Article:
The Phenomenon of Eclipses
To start, it’s worth mentioning that traditional astrology does not take a happy view of eclipses. They represent breaks or shifts in continuity, which is not often seen as a positive thing. Many people tend to prefer the devil they know, and still think that solving a problem is, in itself, a problem.
Since psychology has become the main substance of astrology, we see eclipses differently: as necessary pressure-relief points, or points of transition.
The full effect of eclipses lasts for years. They stand as before-and-after moments that define watersheds in history, or at least tell us where to find them. Eclipses in Leo are particularly significant, given that the Sun, which is eclipsed, is darkened for a moment in its own sign.
We get a clue from William Lilly, who wrote back in 1647 (I am paraphrasing) that if it’s been a while since there was a solar eclipse in Leo, and it hasn’t rained for a while, expect a lot of rain. If it’s been raining a lot, it’s likely to dry up. He’s saying there’s a shift in not just the weather but the weather pattern; which is literal as well as a metaphor. Take that to mean that eclipses shift patterns, and they help us form new ones. They are vital to the process of growth and progress; from a symbolic standpoint, for many people — such as those on dense levels of awareness — there would be little movement without the kinds of movement that eclipses typically bring.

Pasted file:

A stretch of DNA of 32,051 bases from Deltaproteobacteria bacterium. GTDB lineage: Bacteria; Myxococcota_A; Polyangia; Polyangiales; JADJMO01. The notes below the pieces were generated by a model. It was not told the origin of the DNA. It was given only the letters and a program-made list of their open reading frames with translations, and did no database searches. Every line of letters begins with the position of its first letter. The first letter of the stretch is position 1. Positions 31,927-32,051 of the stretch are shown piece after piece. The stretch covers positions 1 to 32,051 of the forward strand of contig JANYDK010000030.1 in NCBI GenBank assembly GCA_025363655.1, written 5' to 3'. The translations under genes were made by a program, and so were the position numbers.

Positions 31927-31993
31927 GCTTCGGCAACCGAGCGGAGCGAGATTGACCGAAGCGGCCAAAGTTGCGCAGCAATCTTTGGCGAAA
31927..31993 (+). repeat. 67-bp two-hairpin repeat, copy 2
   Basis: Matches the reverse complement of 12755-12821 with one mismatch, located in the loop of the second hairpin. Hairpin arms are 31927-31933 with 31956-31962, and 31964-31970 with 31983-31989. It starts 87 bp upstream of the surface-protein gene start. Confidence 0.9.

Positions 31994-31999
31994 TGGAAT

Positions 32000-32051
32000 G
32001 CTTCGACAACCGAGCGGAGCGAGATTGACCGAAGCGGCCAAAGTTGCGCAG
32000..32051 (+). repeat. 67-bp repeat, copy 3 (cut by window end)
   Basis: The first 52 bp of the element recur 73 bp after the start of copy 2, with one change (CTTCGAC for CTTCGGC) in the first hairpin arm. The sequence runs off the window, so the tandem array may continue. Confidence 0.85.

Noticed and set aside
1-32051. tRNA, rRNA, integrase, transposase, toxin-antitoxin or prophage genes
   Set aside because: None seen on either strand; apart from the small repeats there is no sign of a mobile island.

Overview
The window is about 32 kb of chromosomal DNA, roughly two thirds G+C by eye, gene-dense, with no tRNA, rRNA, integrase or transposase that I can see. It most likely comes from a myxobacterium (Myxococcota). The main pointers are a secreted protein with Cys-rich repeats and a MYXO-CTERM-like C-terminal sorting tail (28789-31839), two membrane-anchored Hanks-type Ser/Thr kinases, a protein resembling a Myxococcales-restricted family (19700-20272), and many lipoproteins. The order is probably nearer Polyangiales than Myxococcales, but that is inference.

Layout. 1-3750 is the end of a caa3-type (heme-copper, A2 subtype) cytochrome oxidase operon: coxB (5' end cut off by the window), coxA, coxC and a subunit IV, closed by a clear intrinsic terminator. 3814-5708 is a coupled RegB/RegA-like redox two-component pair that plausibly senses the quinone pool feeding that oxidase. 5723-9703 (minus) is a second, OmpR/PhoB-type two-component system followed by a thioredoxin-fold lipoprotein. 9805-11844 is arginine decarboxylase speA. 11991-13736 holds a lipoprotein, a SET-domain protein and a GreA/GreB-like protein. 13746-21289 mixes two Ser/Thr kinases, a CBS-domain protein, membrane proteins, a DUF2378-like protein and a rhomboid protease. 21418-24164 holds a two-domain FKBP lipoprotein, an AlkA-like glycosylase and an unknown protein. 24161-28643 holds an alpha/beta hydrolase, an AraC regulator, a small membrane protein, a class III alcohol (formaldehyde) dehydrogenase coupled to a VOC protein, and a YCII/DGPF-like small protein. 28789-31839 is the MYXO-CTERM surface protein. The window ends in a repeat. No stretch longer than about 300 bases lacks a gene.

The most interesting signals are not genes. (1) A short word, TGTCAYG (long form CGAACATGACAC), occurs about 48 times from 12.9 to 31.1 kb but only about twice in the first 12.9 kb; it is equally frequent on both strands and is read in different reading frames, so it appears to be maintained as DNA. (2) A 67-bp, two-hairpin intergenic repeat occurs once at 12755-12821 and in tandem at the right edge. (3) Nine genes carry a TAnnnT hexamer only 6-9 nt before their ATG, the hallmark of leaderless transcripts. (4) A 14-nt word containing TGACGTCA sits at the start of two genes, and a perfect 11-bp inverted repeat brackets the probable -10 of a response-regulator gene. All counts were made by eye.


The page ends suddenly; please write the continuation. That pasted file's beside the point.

Let’s move on to a general description of eclipses, which I wrote in 1999. This was anticipating another historic eclipse in Leo, which you may remember: the grand cross and total solar eclipse of Aug. 11, 1999. That was the one coinciding with the Cassini Space Probe flying past the Earth on its way to Saturn, loaded with 72 pounds of weapons-grade plutonium. We survived; now NASA plans to plunge the probe and all its radiation into Saturn.
Here’s what I said about eclipses back then:
Eclipses are astrology we can’t deny. If there is a conjunction between Saturn and Uranus, it’s invisible to the unaided eye, and while many people may experience changes, only astrologers and their merry bands of readers and students know what’s happening. Yet when the Sun vanishes, you can be sure that normal activity will come to a stop.
Our busy world will pause, and everyone, from herbicide activists nestled in the hills of Oregon to rock stars in Nashville, will stand in the silent shadow of the cosmic order with the astonishment of small children coursing in their hearts.
This doesn’t happen often, and you can imagine the awesome power of so many people embraced in a kind of simultaneous, captive meditation as everything around them momentarily ceases to be normal. Call it a reality lapse, only it’s one into which the real reality can flow very easily.